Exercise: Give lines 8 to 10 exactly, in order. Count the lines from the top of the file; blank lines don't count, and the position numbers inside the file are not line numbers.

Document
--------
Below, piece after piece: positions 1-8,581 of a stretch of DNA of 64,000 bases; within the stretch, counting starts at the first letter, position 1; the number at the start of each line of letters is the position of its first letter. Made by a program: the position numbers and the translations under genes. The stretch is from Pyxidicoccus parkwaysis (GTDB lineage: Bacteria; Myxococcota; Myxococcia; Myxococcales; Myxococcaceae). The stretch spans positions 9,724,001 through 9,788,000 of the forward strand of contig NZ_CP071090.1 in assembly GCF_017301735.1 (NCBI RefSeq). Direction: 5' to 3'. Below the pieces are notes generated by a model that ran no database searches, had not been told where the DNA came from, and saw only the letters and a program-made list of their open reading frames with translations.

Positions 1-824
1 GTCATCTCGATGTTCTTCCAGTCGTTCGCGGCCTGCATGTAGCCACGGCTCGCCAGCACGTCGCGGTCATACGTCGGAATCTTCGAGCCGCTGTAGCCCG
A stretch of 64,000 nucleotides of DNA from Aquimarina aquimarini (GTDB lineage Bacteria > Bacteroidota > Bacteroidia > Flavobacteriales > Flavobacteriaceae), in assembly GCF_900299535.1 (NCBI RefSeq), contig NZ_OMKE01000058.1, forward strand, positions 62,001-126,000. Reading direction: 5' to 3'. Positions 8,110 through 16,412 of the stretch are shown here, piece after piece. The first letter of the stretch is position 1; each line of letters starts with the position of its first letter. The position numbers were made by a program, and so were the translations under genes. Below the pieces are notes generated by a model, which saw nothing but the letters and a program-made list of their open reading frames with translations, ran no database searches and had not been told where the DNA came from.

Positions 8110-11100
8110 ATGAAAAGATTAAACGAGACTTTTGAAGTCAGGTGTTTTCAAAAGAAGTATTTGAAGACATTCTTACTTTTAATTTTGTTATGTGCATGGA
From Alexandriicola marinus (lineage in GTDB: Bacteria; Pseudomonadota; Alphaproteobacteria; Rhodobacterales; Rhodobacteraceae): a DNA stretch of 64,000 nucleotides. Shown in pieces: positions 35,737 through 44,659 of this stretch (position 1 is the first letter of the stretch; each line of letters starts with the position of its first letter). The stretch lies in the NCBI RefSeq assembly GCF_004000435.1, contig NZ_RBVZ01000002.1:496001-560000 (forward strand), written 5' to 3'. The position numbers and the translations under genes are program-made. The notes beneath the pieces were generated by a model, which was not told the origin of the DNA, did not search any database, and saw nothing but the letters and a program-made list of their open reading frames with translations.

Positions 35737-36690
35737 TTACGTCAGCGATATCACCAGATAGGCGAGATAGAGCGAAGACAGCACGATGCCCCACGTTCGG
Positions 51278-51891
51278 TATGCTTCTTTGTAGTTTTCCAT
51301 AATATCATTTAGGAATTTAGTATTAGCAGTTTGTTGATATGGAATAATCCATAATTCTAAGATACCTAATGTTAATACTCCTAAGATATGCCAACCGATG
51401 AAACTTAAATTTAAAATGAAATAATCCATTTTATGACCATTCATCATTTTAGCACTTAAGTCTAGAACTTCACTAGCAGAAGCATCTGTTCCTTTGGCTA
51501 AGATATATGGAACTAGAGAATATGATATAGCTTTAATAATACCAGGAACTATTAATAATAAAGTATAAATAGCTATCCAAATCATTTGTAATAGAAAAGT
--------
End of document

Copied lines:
Positions 35737-36690
35737 TTACGTCAGCGATATCACCAGATAGGCGAGATAGAGCGAAGACAGCACGATGCCCCACGTTCGG
Positions 51278-51891